The diocese then arranged for Lavigne to travel to Chicago, where on May 9, 1972, he passed a pair of polygraph exams asking the same questions, the released records show. From that point on, diocesan lawyers pointed to the polygraph tests as proof that Lavigne did not kill Danny Croteau. The diocese allowed Lavigne to remain in parish work, with no restrictions.

After Lavigne was charged in 1991 with sexually assaulting five boys, Bennett, who had succeeded Ryan, reopened the murder probe. With Lavigne’s image of invincibility shattered, more people came forward.

One of the new witnesses was Carl Croteau Jr., who recalled that on the day before his brother’s funeral, he answered the telephone at his family’s home. A male voice said: “We’re very sorry what happened to Danny. He saw something behind `The Circle’ he shouldn’t have seen. It was an accident.”

Whoever called would not identify himself, but Carl Croteau Jr. told police he is certain the caller was Lavigne. Investigators believe Lavigne was trying to throw them off his scent. “The Circle” referred to by the caller was a notorious teen hangout behind the Sixteen Acres library.An odd encounter And just last year, Sandra Tessier, one of Lavigne’s former parishioners at St. Mary’s, gave police a statement about an odd encounter with Lavigne.

Within weeks of the murder, Tessier was awakened at 3:30 a.m. by a phone call. It was Lavigne. He asked to meet her at a nearby all-night diner. Still half asleep, Tessier got dressed and drove over. She says the conversation went like this:

“I want to prove to you that I didn’t murder Danny Croteau,” Lavigne told her as soon as she arrived.

“Father, why would I think that?” Tessier replied.

Lavigne steered her toward a man who, while in plain clothes, flashed a badge and said he was a police officer. The man told Tessier that Lavigne had nothing to do with the murder.

“See,” Lavigne said, turning to Tessier. “I told you I didn’t do it.’

“I kept saying, `I never thought you did do it.’ But as time went on, I kept thinking, `Doth protest too much,’ ” Tessier recalled in an interview.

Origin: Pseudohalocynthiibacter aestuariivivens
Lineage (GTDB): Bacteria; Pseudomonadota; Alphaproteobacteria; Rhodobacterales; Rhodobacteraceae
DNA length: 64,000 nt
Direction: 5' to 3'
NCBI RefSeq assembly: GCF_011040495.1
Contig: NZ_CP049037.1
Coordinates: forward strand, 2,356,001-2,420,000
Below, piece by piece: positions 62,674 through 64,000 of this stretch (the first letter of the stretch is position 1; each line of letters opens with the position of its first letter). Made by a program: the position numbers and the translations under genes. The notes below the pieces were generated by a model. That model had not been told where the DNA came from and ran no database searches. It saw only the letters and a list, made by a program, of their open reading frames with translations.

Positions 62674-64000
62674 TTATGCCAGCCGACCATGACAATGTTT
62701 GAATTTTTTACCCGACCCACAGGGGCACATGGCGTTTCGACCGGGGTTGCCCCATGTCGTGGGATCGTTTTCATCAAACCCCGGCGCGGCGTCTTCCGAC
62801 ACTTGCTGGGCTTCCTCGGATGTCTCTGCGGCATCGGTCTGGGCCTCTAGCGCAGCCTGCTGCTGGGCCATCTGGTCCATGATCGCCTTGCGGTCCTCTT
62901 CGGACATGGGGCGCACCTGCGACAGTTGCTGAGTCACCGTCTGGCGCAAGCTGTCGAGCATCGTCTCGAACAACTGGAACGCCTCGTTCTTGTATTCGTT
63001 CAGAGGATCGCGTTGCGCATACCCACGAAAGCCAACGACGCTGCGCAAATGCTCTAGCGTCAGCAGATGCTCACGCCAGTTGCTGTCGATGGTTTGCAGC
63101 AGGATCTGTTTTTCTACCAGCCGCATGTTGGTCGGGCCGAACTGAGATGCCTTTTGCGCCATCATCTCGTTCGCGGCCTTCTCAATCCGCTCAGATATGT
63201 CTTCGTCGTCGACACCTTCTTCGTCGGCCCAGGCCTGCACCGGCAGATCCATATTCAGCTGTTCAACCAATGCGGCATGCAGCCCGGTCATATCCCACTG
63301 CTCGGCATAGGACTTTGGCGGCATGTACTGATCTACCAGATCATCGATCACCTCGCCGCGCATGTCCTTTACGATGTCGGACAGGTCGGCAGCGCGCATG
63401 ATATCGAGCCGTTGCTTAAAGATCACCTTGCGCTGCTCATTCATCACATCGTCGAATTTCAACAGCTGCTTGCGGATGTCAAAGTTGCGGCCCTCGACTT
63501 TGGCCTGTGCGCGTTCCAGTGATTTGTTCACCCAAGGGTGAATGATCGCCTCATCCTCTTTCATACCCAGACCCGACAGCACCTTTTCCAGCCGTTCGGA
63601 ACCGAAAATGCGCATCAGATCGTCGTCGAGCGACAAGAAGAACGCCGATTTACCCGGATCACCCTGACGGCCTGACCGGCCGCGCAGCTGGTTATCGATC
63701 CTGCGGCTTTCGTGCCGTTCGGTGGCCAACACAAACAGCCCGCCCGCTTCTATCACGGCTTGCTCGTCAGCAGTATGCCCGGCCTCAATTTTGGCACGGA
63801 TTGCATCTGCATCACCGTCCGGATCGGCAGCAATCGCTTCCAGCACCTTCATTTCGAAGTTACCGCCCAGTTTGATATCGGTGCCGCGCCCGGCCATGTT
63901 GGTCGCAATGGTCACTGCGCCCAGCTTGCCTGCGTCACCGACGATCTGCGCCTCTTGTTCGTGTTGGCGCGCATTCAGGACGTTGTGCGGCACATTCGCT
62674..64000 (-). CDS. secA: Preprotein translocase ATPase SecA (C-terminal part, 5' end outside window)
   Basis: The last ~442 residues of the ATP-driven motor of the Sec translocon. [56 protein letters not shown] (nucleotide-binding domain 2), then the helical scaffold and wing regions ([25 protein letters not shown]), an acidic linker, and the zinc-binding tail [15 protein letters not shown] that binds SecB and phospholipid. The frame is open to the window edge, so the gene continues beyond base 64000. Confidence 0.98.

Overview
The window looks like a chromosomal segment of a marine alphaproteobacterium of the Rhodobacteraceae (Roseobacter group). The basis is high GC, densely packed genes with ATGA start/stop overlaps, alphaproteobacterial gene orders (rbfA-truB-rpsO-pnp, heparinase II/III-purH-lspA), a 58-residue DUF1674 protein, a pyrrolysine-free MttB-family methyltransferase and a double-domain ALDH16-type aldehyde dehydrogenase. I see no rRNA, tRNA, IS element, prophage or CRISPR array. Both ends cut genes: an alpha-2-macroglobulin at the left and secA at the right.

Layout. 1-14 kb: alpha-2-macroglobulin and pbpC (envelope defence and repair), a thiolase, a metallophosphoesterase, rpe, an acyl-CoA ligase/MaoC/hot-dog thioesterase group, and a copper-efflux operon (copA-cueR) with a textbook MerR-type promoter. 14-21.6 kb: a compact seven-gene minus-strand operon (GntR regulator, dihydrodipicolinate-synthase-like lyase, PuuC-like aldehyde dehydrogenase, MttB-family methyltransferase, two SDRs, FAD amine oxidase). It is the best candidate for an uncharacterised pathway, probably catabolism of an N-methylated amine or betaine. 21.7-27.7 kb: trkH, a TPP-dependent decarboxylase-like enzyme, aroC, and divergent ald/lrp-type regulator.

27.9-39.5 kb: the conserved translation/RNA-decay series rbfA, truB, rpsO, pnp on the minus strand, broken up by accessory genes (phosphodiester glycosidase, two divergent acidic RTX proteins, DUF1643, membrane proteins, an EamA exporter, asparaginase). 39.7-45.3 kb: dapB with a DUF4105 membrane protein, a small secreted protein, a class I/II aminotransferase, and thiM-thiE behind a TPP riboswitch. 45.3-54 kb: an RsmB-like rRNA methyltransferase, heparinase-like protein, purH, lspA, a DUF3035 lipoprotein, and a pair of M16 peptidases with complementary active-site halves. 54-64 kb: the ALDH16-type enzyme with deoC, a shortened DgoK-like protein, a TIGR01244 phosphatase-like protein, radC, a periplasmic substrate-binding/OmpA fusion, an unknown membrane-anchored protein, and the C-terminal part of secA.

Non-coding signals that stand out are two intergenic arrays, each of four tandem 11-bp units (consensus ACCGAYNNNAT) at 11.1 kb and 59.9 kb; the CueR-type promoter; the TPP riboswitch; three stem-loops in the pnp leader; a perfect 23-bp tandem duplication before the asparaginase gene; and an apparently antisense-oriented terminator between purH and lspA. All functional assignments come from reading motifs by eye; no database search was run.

While police have not been able to place Lavigne at the murder scene the night Danny was killed, they have evidence that Lavigne was familiar with the spot. Joe Croteau told police that sometime in 1971, Lavigne took him fishing there.

The crime scene proved a challenge to investigators trying to find physical evidence that could help them find the killer. The place where Danny’s body was found was a fishing hole by day and something of a lovers’ lane at night.

Police combed the site and submitted some objects for forensic testing, which revealed two types of blood: Type O, which was Danny’s type, and Type B, which is the type of about 9 percent of the population, including Richard Lavigne. But DNA testing, which can link blood samples to particular individuals, had not been developed back then. After the case was reopened in 1991, a piece of rope and a plastic straw with traces of Type B blood on them were submitted for DNA testing. The forensic scientist who conducted the tests said that the blood on the straw was not Lavigne’s, but that he could not rule out that the blood on the rope might be. Lavigne’s lawyers say the testing is proof Lavigne is innocent. Prosecutors call it inconclusive. Bennett said his office has commissioned a new round of DNA testing.Unless the new results conclusively link the blood to Lavigne, it is unlikely he will ever face murder charges, according to police who have worked on the case. Bennett, in an interview, says that to seek an indictment prosecutors must believe a suspect is guilty, and have sufficient credible evidence to prove guilt beyond a reasonable doubt. While Bennett would not say so, other law enforcement sources say prosecutors don’t feel their case clears the “reasonable doubt” hurdle.

Carl Croteau says Bennett has told him he could probably get an indictment, but not a conviction. But Croteau believes the evidence would sway a jury.

“If he was acquitted, we could live with that,” he says. “But why not take a shot? I think we owe that much to Danny.”

And to the others who trace the fracturing of their lives to Lavigne. Peter Bessone and his cousin, David Bessone, were among them. They were like brothers. They played together. They went to school together. And one day they vowed to keep a secret together: Both said their parish priest, Father Lavigne, was molesting them. Peter was 8. David was 9.